Hey there, time traveller!
This article was published 26/8/2013 (1400 days ago), so information in it may no longer be current.
The running joke, the one that's been woven through six-plus decades of business relations, puts Teddy Muller in every bedroom in Winnipeg. When you're in the upholstery business for 65 years, you're going to get around.
Muller, 87, and his wife Marie, 81, are the owners of Art Upholstering. They'll be open for a couple more days before retiring.
"It's just time," Muller said, sitting across from Marie and their daughter, Laya Kneller, and walking down memory lane from his shop at 1244 Main St. "We've made a lot of friends, helped a lot of people, but it's time now."
Muller arrived in Manitoba in 1948, fleeing Romania after the loss of his parents in the Holocaust and the arrival of Russian soldiers in that country. Trained in the art of fabric by his uncle in Bucharest, he quickly found work as an apprentice in Winnipeg and after a few months working for next to nothing as an underling, started Art Upholstering and Draperies, working out of his garage at home.
"It was always tough. You had to go find (business)," he said. "The first year, I built things right in the living rooms. I remember one of the first customers, the Feldmans, I made a chesterfield in their living room. It was too cold in the shop, so that took all winter, I think."
A year of hustling business later, he found Marie at the Pritchard Pool. She had just left France because of the Second World War as well, and though they didn't have much in common (Teddy couldn't speak French; she was just learning English), they discovered a connection: her father was an upholsterer. They got married in 1950.
"A friend of ours introduced us," she said. "We were left together at the pool, and from there the rest just kind of happened. We just enjoyed being around each other... I don't know why I'm crying."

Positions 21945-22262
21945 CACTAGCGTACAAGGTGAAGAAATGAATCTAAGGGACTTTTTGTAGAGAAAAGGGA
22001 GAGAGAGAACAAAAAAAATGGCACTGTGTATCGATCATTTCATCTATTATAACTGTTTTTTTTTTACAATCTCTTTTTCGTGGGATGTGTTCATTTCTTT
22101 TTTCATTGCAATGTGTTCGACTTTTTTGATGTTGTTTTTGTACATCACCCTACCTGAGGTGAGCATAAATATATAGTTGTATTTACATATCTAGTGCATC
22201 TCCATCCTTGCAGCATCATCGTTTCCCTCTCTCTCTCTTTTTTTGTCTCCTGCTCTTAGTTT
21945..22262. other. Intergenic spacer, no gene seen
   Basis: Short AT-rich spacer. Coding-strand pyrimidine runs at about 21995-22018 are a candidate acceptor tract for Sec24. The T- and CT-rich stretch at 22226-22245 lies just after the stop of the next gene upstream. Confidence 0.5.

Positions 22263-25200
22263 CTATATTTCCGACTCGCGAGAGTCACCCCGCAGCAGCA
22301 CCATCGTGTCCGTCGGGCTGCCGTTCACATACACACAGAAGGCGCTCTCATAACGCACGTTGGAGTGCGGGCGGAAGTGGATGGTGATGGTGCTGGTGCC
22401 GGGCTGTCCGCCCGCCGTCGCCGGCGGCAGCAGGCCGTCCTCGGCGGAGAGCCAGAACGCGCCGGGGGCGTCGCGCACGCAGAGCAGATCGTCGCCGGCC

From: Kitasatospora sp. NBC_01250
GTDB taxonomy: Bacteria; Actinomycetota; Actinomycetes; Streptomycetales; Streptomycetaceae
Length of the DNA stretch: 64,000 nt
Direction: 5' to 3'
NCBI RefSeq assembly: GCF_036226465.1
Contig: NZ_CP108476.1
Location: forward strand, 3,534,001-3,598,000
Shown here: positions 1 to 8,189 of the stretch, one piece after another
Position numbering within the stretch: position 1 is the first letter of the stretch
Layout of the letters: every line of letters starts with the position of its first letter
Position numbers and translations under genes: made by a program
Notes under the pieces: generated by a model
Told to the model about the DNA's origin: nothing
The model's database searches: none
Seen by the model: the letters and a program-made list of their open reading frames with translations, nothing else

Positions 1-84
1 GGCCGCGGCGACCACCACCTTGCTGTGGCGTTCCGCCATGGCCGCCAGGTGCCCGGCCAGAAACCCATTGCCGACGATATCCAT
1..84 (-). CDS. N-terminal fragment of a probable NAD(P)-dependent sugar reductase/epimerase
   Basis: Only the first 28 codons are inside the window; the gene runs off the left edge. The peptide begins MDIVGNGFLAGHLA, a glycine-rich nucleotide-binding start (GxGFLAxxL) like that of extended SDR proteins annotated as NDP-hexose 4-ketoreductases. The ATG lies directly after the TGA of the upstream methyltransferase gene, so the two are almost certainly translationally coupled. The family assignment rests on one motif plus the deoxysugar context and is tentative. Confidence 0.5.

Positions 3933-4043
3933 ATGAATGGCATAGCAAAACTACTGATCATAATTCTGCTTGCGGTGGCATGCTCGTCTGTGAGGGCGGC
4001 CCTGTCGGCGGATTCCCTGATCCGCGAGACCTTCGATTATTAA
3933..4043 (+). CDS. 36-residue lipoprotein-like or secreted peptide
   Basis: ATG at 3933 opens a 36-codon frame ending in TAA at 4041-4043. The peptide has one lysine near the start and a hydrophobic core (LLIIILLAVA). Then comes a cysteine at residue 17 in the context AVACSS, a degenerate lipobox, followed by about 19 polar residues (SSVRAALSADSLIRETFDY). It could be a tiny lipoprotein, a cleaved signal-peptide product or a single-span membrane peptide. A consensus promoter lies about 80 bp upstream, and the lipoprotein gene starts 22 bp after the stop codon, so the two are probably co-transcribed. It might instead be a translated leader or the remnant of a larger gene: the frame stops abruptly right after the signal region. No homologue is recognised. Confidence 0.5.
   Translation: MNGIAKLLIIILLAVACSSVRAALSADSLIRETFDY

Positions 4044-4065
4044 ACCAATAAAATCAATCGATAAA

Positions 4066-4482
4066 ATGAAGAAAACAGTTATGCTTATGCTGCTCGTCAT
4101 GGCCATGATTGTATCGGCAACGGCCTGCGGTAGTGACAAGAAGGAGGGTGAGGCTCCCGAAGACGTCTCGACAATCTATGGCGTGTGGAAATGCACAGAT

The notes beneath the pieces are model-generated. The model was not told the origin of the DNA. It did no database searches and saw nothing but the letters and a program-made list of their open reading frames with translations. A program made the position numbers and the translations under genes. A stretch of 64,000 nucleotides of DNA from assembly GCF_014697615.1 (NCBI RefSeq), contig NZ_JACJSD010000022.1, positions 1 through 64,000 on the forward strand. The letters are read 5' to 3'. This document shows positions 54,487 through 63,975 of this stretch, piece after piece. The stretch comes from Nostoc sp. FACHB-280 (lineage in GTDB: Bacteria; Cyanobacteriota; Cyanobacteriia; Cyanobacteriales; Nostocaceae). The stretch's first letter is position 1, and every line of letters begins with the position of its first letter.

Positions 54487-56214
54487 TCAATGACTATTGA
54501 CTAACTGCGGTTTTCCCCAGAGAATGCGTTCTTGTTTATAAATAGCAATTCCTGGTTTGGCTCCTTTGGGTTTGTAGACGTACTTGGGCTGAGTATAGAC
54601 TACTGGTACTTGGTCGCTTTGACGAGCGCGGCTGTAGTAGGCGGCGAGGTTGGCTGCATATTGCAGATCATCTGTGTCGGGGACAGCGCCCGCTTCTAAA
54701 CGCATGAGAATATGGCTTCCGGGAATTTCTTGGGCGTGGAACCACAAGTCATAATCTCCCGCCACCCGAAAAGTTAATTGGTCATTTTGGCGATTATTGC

Marie's sudden emotion is understandable -- the pair are saying goodbye to the only life they've ever known in Winnipeg.
Muller quickly earned a reputation of being one of the best in the business. He has dressed up his adopted city through drapes, couches and chairs. Local theatres, concert halls and restaurants have all commissioned his work at one time or another.
Muller could do anything and everything with fabric and wood, but his specialty was restoring antique furniture. Attention to detail was everything, so the process would take hours.
He says now, a typical foam-cushioned dining-room chair in a typical house would take him a half-hour to recover. Back then, with home furniture often imported from Europe, a chair stuffed with horsehair and specific stitching on the fabric would take him two days to refurbish.
"Plus you had to take pictures of it as you were taking it apart, so that when you put it back together, there were no shortcuts," he said. "You couldn't get away with shortcuts."
Muller knows every street in Winnipeg's North End, a knowledge that isn't surprising given Art Upholstering has had roughly a dozen locations during the last 65 years -- all north of Portage Avenue.
Muller has been around in that sense, and a service call to hang some drapes would not only lead to a conversation about how he knew the previous owners of the house (and the owners before them), but also a discussion regarding the master bedroom.
"The ladies would always be worried about me going in there," he said. " 'The bed is not made and the room is messy,' they'd say. I'd say to them, 'Lady, I'm not going in there to make your bed.' "
To mark the 65th anniversary and the final week of Muller's ownership, Kneller has organized a farewell party in honour of her parents at the Main Street shop today. A new owner will continue with the business and a refurbished name: Art Upholstering by Ted Muller. The location is still to be determined.
Kneller has been busy cleaning up the memories, too, finding decades-old furniture tags with "Art Upholstering" on them and thank-you letters from satisfied customers in various file folders and boxes. One letter, dated in 2005 from a woman named Jo McCrea, references work Muller did in 1953, when he put together a sectional sofa in a crusted raspberry colour and a lime-green chair for $400 -- a high price at the time.
Marie looks over at her husband. "You made some money then."